About this project
ANALOG PHOTOGRAPHY IN THE 21ST CENTURY
As the “death” of film-based photography is debated and analyzed, I am motivated to re-think what it means to be an analog photographer in the 21st century. My answer is to return to handcrafted photography - a practice born from pure light and chemistry.
WHAT I DO
I work in a photography process called wet-plate collodion, which was considered innovative in 1851 when it was first developed. Ironically, collodion is now considered an “alternative process” in a world that is visualized in pixels. This method is challenging and requires skill and patience. As I work, I must balance my desire for success with flexible expectations. Industrialization and modern technology have removed much of the need for craft in my daily life. Surrounded by technology I cannot fully understand, I am part of the movement to slow down the pace and resurrect the skills and craftsmanship of the past.
MY CURRENT PROJECT
In October 2012, I will be an Artist in Residence at the Vermont Studio Center where I will have my own studio and darkroom for a month. During that time, I will work on a new body of work called “What We Tell Each Other.”
This project will be a collaboration with storytellers, a dance between myth and truth. I am fascinated and inspired by storytellers who draw from their own experiences, oral histories and folklore to spin eloquent stories. Oral histories are in thrall to imperfect recall and verbal overshadowing, for the very act of describing a memory degrades it. In an exchange of inspiration and imagery, I will interpret the storyteller’s narrative as an Ambrotype or tintype, crafting the intangible into an object for them to keep.
I want to share the pleasure and inspiration stories have always given me, creating a collection of oral histories.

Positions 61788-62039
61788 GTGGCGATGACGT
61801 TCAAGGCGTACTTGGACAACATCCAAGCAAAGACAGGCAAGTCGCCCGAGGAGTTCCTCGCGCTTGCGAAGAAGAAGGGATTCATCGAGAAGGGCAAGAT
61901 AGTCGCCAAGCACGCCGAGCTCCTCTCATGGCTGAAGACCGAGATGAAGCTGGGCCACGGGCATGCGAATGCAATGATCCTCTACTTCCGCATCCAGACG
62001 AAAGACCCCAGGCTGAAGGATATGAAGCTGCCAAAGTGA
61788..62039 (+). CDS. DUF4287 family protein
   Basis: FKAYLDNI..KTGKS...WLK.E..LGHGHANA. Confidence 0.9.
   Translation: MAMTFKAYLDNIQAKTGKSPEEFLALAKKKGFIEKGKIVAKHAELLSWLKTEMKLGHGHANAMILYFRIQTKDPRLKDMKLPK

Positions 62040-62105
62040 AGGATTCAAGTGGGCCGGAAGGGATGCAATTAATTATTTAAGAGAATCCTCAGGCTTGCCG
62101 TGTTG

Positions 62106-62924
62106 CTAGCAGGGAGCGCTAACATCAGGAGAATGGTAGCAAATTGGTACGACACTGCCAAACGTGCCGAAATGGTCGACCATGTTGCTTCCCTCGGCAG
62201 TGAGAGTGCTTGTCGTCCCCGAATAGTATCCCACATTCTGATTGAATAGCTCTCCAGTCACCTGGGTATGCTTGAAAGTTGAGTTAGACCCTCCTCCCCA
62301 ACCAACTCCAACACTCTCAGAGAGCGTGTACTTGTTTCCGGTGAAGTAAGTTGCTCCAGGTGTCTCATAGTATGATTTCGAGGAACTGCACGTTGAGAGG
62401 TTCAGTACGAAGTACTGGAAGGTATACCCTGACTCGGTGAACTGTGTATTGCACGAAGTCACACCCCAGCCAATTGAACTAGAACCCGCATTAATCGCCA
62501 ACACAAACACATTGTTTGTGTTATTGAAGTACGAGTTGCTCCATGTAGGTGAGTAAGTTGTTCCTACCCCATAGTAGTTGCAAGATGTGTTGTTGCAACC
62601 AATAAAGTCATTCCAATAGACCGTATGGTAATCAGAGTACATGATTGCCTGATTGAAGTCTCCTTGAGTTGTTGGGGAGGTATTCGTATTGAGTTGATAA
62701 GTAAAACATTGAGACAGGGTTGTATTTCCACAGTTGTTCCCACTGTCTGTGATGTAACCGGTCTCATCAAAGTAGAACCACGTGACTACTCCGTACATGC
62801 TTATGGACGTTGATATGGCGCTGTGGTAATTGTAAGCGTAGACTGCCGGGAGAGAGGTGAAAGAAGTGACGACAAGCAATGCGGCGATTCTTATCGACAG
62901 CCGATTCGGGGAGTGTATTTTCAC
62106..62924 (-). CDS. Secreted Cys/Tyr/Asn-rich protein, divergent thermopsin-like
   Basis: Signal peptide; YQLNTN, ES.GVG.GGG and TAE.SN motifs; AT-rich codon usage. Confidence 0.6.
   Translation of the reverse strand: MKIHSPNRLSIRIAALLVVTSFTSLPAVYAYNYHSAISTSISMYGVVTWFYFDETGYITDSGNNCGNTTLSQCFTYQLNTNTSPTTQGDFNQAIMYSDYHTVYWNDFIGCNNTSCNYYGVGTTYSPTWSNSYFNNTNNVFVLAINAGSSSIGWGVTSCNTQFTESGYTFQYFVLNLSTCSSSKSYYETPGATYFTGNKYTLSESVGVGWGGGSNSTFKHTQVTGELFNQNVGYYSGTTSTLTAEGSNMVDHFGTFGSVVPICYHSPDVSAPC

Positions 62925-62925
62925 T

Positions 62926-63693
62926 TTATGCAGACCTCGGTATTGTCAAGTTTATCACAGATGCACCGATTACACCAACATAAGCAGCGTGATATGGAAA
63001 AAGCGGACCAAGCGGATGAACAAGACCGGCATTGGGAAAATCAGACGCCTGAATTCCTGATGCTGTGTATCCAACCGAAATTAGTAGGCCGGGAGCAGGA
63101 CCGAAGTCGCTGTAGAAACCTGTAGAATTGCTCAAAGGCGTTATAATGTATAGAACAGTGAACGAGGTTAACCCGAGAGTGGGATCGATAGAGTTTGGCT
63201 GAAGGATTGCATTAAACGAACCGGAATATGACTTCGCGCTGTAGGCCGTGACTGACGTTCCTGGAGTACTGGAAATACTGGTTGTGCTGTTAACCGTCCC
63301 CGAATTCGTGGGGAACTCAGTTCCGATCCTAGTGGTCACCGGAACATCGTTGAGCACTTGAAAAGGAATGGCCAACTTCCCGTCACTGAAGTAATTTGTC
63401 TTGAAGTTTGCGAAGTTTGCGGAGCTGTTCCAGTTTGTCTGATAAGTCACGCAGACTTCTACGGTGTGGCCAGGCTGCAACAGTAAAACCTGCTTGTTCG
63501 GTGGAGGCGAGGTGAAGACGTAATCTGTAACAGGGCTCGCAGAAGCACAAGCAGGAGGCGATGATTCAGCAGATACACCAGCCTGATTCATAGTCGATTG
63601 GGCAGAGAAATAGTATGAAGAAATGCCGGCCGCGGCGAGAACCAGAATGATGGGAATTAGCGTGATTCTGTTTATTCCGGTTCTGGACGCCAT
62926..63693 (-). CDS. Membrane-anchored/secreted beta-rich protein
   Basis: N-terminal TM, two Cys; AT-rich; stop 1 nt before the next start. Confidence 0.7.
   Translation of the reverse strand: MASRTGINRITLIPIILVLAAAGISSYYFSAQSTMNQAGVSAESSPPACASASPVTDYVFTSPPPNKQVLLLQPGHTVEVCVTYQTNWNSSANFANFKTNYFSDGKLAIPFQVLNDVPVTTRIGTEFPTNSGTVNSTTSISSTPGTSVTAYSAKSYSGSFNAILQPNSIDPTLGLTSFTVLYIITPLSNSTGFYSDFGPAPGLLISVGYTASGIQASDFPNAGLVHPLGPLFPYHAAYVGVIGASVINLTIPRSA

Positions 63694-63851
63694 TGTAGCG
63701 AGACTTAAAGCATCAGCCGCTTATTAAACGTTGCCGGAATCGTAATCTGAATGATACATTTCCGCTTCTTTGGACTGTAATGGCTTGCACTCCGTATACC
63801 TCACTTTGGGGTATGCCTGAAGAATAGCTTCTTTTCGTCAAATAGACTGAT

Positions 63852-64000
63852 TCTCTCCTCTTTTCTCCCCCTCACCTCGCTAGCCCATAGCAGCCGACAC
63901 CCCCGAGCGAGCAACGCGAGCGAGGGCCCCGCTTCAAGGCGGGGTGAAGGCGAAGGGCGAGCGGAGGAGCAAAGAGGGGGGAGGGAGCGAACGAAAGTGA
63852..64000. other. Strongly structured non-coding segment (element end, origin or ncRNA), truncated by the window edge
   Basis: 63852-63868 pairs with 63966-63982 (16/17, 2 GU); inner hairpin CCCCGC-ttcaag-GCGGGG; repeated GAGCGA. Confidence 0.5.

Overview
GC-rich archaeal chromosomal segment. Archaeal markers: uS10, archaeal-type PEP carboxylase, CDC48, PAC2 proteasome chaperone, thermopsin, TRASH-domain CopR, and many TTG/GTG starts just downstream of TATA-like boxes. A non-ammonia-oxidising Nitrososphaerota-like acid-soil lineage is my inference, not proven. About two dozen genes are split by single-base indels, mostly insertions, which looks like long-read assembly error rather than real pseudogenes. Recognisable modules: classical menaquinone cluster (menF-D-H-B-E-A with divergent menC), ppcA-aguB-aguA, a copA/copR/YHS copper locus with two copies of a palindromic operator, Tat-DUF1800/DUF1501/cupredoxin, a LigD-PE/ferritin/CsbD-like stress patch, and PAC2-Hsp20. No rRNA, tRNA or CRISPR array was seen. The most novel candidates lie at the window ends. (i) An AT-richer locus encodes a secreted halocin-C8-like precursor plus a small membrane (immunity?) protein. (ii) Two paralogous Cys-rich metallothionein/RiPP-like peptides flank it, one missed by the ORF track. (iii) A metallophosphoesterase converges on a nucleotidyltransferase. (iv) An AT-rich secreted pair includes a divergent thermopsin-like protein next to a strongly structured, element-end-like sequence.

What kind of stories? Stories like the tale of how reindeer were introduced to North America by an ancestor of one of the men who herded them across the continent. The wisdom to be gleaned by the growth pattern of moss on rocks, the secret meaning of bird-calls at night, and the how to predict weather from biting horse flies. Or how about an alternate history of the American West from the point of view of Buffalo Bill Cody’s dead-ringer, told to me by the surviving descendants.
This project will indulge my love of history and stories as I explore the link between the oral histories and imagery we use to define ourselves as communities, families, and individuals.
HOW YOU CAN HELP
In addition to having been selected as an Artist in Residence at the Vermont Studio Center, I have also been awarded a grant that will cover a portion of the program fees. But to cover the remaining fees and purchase supplies, I need to raise $4,135.Funding Breakdown:
- $2650 VSC program fees
- $1020 collodion chemicals and hazardous materials shipping fees
- $315 other chemicals and photo paper
- $150 glass
If you share my appreciation for craft and stories, your financial support will make it possible for me to participate in this unique opportunity. Your encouragement will inspire artists like me to continue working in a field that operates on the margins.
Know what else will help me? Sharing my project with your family, friends and colleagues. Remember, I only receive the money you pledge IF my project reaches the funding goal. It’s all or nothing!
THE ART I WILL SEND YOU
I am offering a number of great rewards including original tintypes, Ambrotypes, and limited edition toned silver gelatin prints made from collodion glass negatives. The joy of stories is in sharing them and I look forward to sending you my work. Anyone pledging $50 or more can expect to receive original hand-crafted images!
Music by Brown Bird: Live at WFMU on February 4, 2012 "Thunder and Lightning"
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